THE FEELING OF THE NORTH
The president's two speeches in acknowledgment of the serenades after the election are the noblest expression of the universal public sentiment. There is no personal or partisan exultation. The issue was too solemn for that. There is the same sober joy as after a great victory or a narrow escape.
It has been customary for foreigners, and many among ourselves, to speak of Mr. Lincoln as the rebels speak of him, and to celebrate Jefferson Davis as a gentleman and a polished intellectual statesman. Will such persons compare Davis's recent speeches at Macon, Columbia, and elsewhere, or his earlier speeches in the war, with any speech of Mr. Lincoln, and especially these two last, and then say which of them are the manlier and more honorable? With malignant fury, which not even his trained coolness can conceal, Davis hisses that he would sooner fraternize with hyenas than Yankees; or in his foolish rage speaks of the "Beast" Butler. Is this the style of a statesman? Are these specimens of the intellectual superiority which distinguishes Jefferson Davis? Or is it the scurrility of a baffled conspirator, and the venomous malice of a disappointed rebel?
Nothing in the history of the war is more striking than the different spirit in which it is waged by the loyal citizens and the rebels. Indeed, the murderous and wicked olive-branch policy, which has so prolonged and embittered the struggle, is due to the want of proper insight and a more wholesome indignation upon the part of loyal citizens. From the beginning it was not only war, but war made upon the Government by men who had been taught to hate "the North" and "Northerners." And while rebels have been starving and slaughtering in every horrible way Union men at the South, and Union soldiers from the North, we have gone on mumbling "conciliation," until we were likely to be overthrown by our obstinate refusal to understand our enemies.
We have learned now what they are. The election plucks off the olive branches and throws them away; and declares that conciliation is a word to be spoken to rebels when they submitted and not before. Yet there is no personal hate mingled with this resolution. As a class the rebels are regarded by the most strenuous loyal citizens as sophisticated and deluded; as men who must be taught by superior force to regard their obligations as citizens of the United States, but that is all. In no official paper or speech of the Union authorities has there been any expression of malignity toward the insurgents, nor will there be. Engaged in defending their Government, which is the sole security of their peace and prosperity, the people of the United States yield to no unworthy emotion. They are faithfully represented by the man whom they have again made their President. They feel in their successes "no taint of personal triumph; "but they are resolved, as he says, through every fortune, "to stand by free government and the rights of humanity."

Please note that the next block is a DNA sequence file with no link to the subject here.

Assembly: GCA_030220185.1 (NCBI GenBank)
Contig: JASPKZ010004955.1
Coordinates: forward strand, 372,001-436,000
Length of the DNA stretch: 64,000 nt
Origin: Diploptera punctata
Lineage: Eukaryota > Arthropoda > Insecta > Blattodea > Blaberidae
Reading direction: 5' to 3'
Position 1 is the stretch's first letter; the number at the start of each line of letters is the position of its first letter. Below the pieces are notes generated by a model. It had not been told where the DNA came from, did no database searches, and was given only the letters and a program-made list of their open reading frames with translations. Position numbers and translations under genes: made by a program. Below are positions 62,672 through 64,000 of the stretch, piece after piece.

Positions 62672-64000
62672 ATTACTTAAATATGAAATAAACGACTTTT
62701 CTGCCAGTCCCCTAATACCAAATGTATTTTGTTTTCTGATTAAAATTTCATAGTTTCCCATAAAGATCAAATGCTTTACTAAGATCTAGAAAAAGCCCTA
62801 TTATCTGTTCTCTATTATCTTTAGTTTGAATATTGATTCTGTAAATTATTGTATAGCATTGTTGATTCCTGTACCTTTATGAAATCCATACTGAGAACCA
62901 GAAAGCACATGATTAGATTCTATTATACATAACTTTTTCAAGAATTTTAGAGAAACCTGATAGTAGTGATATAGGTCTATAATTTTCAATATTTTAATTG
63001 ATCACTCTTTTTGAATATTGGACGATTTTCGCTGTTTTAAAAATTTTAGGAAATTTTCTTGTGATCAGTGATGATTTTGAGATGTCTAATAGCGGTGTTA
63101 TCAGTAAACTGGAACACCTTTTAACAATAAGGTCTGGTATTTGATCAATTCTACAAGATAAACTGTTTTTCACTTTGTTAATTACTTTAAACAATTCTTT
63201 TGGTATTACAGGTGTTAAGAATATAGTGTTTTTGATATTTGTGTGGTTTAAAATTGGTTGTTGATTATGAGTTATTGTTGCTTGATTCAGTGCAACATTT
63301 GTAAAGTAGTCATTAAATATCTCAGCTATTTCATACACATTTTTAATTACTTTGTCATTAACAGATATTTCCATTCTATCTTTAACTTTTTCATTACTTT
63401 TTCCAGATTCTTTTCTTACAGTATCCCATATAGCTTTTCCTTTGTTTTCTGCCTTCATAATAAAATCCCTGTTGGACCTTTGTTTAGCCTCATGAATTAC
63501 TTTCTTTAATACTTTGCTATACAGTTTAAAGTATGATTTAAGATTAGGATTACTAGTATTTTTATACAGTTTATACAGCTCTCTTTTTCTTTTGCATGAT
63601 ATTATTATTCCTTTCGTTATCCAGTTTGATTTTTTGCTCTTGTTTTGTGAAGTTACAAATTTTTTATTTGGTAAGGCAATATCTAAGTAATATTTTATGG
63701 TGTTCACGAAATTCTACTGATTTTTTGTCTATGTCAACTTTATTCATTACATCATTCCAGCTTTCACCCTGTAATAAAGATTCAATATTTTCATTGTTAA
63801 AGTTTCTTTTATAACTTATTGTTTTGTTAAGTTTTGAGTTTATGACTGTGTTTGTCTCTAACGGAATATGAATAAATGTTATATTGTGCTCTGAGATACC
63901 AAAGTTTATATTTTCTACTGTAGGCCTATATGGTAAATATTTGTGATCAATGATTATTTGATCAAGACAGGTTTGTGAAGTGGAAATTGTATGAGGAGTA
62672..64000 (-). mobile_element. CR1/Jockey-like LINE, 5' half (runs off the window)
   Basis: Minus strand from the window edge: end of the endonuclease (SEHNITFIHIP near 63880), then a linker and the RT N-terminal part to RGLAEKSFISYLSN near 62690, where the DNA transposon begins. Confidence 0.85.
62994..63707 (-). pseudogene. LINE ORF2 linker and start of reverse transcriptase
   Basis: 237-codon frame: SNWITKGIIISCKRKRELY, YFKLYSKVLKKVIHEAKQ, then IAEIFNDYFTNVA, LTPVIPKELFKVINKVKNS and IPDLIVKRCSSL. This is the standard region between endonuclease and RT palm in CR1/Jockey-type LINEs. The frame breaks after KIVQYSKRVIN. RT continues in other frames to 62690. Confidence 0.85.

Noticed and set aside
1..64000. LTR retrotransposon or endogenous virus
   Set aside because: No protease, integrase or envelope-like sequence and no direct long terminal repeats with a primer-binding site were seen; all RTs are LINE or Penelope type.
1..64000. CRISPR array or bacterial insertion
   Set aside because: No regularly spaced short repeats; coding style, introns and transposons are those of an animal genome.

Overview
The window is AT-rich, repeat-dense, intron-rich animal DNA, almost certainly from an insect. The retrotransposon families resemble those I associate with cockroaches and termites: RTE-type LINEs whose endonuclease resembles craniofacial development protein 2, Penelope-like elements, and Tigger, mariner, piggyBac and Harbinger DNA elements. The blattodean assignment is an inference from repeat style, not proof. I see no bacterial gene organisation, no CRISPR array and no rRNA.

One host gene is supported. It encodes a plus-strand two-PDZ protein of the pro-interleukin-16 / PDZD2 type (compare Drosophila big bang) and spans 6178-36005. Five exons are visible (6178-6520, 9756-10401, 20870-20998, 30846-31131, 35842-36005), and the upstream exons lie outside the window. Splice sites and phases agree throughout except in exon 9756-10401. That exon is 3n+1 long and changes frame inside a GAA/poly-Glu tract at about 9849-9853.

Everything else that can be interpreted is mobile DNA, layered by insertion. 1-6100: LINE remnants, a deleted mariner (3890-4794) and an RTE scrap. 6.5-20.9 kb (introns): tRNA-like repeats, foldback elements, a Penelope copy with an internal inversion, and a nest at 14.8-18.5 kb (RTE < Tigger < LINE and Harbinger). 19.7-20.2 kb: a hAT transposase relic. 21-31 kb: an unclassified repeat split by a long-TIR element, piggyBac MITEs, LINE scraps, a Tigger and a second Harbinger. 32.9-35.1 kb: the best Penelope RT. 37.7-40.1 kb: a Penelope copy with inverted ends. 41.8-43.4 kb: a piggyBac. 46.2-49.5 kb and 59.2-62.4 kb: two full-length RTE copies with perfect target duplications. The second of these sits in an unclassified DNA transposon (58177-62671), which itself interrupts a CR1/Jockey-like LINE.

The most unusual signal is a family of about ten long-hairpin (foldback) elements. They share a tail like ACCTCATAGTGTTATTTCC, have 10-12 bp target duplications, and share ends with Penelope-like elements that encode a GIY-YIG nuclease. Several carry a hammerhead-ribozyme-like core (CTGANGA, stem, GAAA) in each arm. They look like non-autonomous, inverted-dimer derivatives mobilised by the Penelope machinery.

One of the two post-election Lincoln speeches mentioned in the article appears at the end of this long article concerning the election of 1864. Here is the text of that speech.
It has been a grave question whether any government, not too strong for the liberties of its people, can be strong enough to maintain its own existence, in great emergencies.
On this point the present rebellion brought our republic to a severe test; and a presidential election occurring united, in regular course during the rebellion added not a little to the strain. If the loyal people, were put to the utmost of their strength by the rebellion, must they not fail when divided, and partially paralyzed, by a political war among themselves, but the election was a necessity.
We can not have free government without elections; and if the rebellion could force us to forego, or postpone a national election, it might fairly claim to have already conquered and ruined us. The strife of the election is but human-nature practically applied to the facts of the case. What has occurred in this case, must ever recur in similar cases. Human-nature will not the change. In any future great national trial, compared with the men of this, we shall have as weak, and as a strong; as silly and as wise; as bad and good. Let us, therefore, study the incidents of this, as philosophy to learn wisdom from, and none of them as wrongs to be revenged.
But the election, along with its incidental, and undesirable strife, has done good too. It has demonstrated that a people's government can sustain a national election, in the midst of a great civil war. Until now it has not been known to the world that this was possibility. It shows also how sound, and how strong we still are. It shows that, even among candidate of the same party, he who is most devoted to the Union, and most opposed to treason, can receive most of the people's votes. It shows also, to the extent yet known, that we have more men now, than we had when the war began. Gold is good in its place; but living, brave, patriotic men, are better than gold.
But the rebellion continues; and now that the election is over, may not all, having a common interest, re-unite in a common effort, to save our common country? For my own part I have striven, and shall strive to avoid placing any obstacle in the way. So long as I have been here I have not willingly planted a thorn in any man's bosom.
While I am deeply sensible to the high compliment of a re-election; and duly grateful, as I trust, to Almighty God for having directed my countrymen to a right conclusion, as I think, for their own good, it adds nothing to my satisfaction that any other man may be disappointed or pained by the result.May I ask those who have not differed with me, to join with me, in this same spirit towards those who have?
And now, let me close by asking three hearty cheers for our brave soldiers and seamen and their gallant and skilful commanders.